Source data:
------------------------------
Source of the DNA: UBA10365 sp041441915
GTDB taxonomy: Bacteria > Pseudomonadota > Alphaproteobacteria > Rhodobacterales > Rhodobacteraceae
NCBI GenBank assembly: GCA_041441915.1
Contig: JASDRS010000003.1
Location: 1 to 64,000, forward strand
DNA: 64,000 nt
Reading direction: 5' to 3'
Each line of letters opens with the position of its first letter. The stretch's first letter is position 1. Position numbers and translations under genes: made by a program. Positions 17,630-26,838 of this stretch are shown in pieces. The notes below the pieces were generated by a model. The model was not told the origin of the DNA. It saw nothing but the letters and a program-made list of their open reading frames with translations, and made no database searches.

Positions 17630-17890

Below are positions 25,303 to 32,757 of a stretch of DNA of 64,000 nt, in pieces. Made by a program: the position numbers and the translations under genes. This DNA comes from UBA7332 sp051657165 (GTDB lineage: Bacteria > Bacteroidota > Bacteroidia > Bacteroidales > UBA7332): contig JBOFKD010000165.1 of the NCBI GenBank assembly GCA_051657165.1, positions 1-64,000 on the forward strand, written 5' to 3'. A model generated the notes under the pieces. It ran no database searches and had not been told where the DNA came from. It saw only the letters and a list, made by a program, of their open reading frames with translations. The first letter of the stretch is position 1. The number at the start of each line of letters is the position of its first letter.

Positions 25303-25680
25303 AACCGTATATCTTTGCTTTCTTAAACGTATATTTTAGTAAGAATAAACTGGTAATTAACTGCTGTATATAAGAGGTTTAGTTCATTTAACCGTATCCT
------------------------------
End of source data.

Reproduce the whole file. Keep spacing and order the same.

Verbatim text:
Source of the DNA: UBA10365 sp041441915
GTDB taxonomy: Bacteria > Pseudomonadota > Alphaproteobacteria > Rhodobacterales > Rhodobacteraceae
NCBI GenBank assembly: GCA_041441915.1
Contig: JASDRS010000003.1
Location: 1 to 64,000, forward strand
DNA: 64,000 nt
Reading direction: 5' to 3'
Each line of letters opens with the position of its first letter. The stretch's first letter is position 1. Position numbers and translations under genes: made by a program. Positions 17,630-26,838 of this stretch are shown in pieces. The notes below the pieces were generated by a model. The model was not told the origin of the DNA. It saw nothing but the letters and a program-made list of their open reading frames with translations, and made no database searches.

Positions 17630-17890

Below are positions 25,303 to 32,757 of a stretch of DNA of 64,000 nt, in pieces. Made by a program: the position numbers and the translations under genes. This DNA comes from UBA7332 sp051657165 (GTDB lineage: Bacteria > Bacteroidota > Bacteroidia > Bacteroidales > UBA7332): contig JBOFKD010000165.1 of the NCBI GenBank assembly GCA_051657165.1, positions 1-64,000 on the forward strand, written 5' to 3'. A model generated the notes under the pieces. It ran no database searches and had not been told where the DNA came from. It saw only the letters and a list, made by a program, of their open reading frames with translations. The first letter of the stretch is position 1. The number at the start of each line of letters is the position of its first letter.

Positions 25303-25680
25303 AACCGTATATCTTTGCTTTCTTAAACGTATATTTTAGTAAGAATAAACTGGTAATTAACTGCTGTATATAAGAGGTTTAGTTCATTTAACCGTATCCT